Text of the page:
New Schlegel-UW Research Institute for Aging opens
The new centre will inspire innovation in research, education and practice to improve the quality of life for older adults
The new centre will inspire innovation in research, education and practice to improve the quality of life for older adultsBy Christine Bezruki Faculty of Applied Health Sciences
An innovative new facility that will enhance quality of life and care for seniors through collaboration between health-care professionals, researchers, students and educators has opened on the north campus of the University of Waterloo.
The Centre of Excellence for Innovation in Aging is home to the Village at University Gates, a 192-bed long-term care home operated by Schlegel Villages, and a new 30,000-square-foot research facility for the Schlegel-UW Research Institute for Aging (RIA).
The three-storey building houses office space and research labs for Waterloo’s four Schlegel Research Chairs and other researchers working to tangibly advance quality of life for older adults.
In a state-of-the-art research kitchen on the lower level, Heather Keller, professor of kinesiology, will study novel nutrient-dense food products for the aging population. Upstairs, Richard Hughson, professor of kinesiology, is set to look at how changes in the cardiovascular system with aging, such as stiffer arteries, affect the body's ability to meet the challenges of daily living.
A fully furnished in-lab apartment suite, will provide a test bed for researchers to develop and refine innovative protocols and devices prior to introduction to the community, retirement living and long-term care.
Andrew Laing, professor of kinesiology and a leading expert in safety flooring, will use the new space to study how special floors can maximize impact force reduction during falls, while having minimal effects on balance and mobility during activities of daily living and staff work demands.
The main floor features classroom and community space, a pharmacy and a medical clinic, which the Centre for Family Medicine Family Health Team will run.
“For the first time in our history, there are more Canadians aged 65 and over than there are under 15 years of age,” said His Excellency the Right Honourable David Johnston, Governor General of Canada, who attended the official opening. “This is our reality, and the quality of care we’re able to provide for aging Canadians will determine not only their well-being, but also what kind of people and what kind of country we are.”
The population of seniors in Ontario is expected to double over the next two decades, and the health-care system is bracing for the need to provide living environments that can meet more complex care needs while enhancing quality of life.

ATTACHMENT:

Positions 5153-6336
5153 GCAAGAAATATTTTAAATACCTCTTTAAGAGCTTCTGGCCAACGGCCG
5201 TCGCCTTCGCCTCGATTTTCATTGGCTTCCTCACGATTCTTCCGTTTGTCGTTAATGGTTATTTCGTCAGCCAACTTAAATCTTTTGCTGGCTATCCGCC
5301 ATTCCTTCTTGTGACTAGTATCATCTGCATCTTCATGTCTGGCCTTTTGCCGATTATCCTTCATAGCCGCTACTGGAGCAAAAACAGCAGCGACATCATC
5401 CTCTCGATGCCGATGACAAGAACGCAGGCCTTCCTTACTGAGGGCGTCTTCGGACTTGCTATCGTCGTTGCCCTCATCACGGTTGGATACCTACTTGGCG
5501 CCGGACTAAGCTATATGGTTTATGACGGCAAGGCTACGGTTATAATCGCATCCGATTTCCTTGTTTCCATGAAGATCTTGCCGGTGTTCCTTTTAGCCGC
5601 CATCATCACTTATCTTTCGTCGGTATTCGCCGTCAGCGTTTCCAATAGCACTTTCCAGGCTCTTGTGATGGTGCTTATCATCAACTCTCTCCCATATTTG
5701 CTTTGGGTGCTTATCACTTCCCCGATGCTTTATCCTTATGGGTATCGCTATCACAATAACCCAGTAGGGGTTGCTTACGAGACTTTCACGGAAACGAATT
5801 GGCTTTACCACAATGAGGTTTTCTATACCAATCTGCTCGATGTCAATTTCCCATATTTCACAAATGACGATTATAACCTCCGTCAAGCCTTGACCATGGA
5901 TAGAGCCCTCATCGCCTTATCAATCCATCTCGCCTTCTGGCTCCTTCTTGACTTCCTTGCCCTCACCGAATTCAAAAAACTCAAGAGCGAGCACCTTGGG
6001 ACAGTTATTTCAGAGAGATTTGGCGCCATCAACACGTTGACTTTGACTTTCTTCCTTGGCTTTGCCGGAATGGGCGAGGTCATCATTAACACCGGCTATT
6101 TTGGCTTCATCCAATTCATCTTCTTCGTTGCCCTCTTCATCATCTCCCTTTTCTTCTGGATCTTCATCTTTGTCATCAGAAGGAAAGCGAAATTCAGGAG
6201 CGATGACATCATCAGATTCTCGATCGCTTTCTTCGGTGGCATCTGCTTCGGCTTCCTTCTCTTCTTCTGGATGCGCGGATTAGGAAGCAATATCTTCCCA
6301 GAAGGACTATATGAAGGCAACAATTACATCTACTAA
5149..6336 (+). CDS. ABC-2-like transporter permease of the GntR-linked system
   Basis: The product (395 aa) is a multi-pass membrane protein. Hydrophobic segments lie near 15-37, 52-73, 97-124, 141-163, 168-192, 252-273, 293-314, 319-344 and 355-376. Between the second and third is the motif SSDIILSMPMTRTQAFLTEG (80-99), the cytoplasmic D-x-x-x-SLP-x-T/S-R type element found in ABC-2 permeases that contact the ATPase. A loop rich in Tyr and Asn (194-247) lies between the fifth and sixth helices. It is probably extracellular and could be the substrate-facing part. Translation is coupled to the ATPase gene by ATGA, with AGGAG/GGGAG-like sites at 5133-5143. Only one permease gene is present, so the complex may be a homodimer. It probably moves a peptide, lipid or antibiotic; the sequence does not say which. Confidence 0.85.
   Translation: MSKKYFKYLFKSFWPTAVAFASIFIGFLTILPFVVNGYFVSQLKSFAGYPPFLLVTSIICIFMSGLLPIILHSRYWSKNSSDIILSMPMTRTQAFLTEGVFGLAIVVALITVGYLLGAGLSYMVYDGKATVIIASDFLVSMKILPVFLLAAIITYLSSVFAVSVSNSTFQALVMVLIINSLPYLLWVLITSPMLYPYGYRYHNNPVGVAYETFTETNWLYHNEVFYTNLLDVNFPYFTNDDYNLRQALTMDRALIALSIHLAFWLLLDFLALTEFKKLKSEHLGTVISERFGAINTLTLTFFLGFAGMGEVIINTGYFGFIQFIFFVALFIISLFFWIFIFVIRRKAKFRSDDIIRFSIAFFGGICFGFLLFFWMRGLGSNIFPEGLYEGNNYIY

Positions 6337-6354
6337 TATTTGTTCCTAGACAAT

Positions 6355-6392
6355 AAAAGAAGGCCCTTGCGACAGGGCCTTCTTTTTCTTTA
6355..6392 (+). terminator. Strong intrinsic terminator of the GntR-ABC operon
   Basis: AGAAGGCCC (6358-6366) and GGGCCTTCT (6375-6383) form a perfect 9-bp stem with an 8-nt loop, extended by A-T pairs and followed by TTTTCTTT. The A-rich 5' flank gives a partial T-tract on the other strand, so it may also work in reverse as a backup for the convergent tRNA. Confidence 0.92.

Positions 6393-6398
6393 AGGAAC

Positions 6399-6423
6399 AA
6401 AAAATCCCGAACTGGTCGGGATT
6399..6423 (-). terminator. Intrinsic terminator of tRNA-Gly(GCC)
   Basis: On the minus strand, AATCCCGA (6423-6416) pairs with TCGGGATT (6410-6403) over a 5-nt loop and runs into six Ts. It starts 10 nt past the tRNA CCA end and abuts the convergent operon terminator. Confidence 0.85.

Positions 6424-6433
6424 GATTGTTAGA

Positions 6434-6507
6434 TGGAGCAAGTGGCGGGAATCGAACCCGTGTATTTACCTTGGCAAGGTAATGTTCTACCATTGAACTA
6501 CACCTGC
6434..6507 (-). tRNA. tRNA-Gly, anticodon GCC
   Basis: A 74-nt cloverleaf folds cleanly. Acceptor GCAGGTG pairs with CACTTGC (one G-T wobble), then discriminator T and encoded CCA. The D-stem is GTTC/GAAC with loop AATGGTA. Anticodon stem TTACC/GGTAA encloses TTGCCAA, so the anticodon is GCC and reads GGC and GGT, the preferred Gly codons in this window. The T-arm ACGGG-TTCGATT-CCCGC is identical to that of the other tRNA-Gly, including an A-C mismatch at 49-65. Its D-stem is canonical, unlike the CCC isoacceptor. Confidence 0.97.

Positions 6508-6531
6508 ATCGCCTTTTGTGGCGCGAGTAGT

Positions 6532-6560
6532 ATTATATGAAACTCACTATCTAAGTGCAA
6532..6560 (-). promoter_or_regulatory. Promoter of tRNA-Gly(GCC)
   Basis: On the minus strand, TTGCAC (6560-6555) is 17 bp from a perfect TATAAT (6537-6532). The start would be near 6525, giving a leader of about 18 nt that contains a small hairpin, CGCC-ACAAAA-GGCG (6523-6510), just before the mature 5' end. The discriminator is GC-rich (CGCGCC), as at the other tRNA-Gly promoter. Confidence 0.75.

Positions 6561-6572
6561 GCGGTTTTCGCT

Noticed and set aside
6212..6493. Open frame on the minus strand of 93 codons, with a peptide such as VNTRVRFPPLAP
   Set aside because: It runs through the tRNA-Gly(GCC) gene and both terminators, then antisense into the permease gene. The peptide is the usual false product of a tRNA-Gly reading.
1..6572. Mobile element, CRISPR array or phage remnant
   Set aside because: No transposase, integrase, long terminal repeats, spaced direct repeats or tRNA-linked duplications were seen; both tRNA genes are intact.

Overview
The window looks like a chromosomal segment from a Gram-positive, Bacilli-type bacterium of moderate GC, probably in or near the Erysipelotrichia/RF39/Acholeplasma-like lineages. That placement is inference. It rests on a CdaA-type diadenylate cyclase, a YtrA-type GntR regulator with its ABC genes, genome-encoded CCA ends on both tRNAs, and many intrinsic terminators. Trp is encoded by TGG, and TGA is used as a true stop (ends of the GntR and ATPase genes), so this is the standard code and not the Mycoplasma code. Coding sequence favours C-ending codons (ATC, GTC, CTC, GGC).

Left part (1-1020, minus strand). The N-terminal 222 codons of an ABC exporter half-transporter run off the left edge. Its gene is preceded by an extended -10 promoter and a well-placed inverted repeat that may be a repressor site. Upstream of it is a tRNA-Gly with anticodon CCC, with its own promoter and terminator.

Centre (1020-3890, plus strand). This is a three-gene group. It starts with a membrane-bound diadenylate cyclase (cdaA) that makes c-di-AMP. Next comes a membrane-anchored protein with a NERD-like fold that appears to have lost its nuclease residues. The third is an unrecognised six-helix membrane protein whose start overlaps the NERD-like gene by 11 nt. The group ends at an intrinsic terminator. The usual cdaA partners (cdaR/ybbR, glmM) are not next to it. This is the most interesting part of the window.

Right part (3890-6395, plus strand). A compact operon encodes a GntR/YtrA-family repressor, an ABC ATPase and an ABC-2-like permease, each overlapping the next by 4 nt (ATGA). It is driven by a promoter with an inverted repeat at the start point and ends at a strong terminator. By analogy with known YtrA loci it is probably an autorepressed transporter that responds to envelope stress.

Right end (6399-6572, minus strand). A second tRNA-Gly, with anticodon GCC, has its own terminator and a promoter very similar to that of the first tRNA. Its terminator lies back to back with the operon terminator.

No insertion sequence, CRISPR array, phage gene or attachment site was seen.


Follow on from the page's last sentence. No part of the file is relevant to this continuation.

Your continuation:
"We have developed a village concept around which a main street and town square exist and function to build community living with neighbourhoods and friendly neighbours,” said Ron Schlegel, founder and chair of Schlegel Villages and the RIA. “It is a social model of active living with life purpose, rather than the traditional institutional model of medical care."
The centre’s design will allow Schlegel Villages’ residents and team members, and community members to work alongside the RIA team, and Waterloo and Conestoga College faculty, researchers and students.
“The physical design of the Centre of Excellence for Innovation in Aging will improve quality of life for older adults,” said Feridun Hamdullahpur, president and vice-chancellor of Waterloo. “This opening marks the realization of the vision of the Schlegel family and the University of Waterloo to build important infrastructure that is unique in the world and that inspires innovation in research, education and practice.”
Conestoga College will deliver its personal support worker and practical nursing programs on-site within the long-term care environment. Featuring both classroom and clinical teaching in addition to technology-enhanced learning, the integrated programs improve graduate preparedness for working with seniors and develop workforce capacity to meet the changing needs of our community.
“This new centre will be instrumental in the development of innovative training models to prepare future generations of health-care professionals and enhance the quality of life and care for older adults across our community and beyond,” said John Tibbits, president of Conestoga College. “We look forward to working with our partners to address the urgent need for a highly skilled workforce that can address the care needs of our aging population.”
The next phase of the centre, which will include about 200 independent-living apartments, has a target completion of 2020.
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The University of Waterloo acknowledges that much of our work takes place on the traditional territory of the Neutral, Anishinaabeg and Haudenosaunee peoples. Our main campus is situated on the Haldimand Tract, the land granted to the Six Nations that includes six miles on each side of the Grand River. Our active work toward reconciliation takes place across our campuses through research, learning, teaching, and community building, and is centralized within our Office of Indigenous Relations.